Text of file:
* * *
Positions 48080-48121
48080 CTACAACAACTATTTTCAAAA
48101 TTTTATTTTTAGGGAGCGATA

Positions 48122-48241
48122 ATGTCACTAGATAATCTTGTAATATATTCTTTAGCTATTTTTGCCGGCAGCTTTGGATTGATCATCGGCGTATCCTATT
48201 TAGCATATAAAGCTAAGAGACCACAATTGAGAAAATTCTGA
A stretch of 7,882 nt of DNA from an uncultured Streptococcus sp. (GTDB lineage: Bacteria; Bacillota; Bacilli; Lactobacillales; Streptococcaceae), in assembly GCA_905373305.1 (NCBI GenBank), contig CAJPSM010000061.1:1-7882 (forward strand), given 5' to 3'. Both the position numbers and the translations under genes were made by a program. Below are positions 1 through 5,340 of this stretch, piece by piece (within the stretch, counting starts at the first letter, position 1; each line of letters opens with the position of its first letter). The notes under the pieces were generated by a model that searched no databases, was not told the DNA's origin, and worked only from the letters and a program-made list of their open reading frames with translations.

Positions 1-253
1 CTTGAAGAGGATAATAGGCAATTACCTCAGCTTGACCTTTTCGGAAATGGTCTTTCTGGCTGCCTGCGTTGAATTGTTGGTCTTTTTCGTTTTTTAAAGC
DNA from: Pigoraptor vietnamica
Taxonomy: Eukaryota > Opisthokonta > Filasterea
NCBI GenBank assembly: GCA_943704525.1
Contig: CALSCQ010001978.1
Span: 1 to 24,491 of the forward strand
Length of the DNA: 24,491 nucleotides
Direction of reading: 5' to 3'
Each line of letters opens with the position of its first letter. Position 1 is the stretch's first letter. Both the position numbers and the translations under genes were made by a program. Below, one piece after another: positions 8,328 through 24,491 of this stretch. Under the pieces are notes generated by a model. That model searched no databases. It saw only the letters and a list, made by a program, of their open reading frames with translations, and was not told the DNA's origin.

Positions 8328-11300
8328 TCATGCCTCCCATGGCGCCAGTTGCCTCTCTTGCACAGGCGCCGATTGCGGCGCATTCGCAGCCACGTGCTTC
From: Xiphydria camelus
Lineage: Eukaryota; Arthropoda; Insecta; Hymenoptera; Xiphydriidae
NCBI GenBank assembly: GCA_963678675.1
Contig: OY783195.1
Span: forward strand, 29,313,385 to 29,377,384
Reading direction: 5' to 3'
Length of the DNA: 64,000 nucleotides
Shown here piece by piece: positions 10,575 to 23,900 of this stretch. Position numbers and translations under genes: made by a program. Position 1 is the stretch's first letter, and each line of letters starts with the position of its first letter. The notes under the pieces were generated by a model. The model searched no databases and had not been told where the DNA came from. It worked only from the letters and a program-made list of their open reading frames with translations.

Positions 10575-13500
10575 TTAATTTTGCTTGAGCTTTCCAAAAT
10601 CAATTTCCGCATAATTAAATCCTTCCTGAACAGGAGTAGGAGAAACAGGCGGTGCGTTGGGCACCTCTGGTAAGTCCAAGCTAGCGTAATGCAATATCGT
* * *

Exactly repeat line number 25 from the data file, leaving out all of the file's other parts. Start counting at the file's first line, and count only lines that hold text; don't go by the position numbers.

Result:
Reading direction: 5' to 3'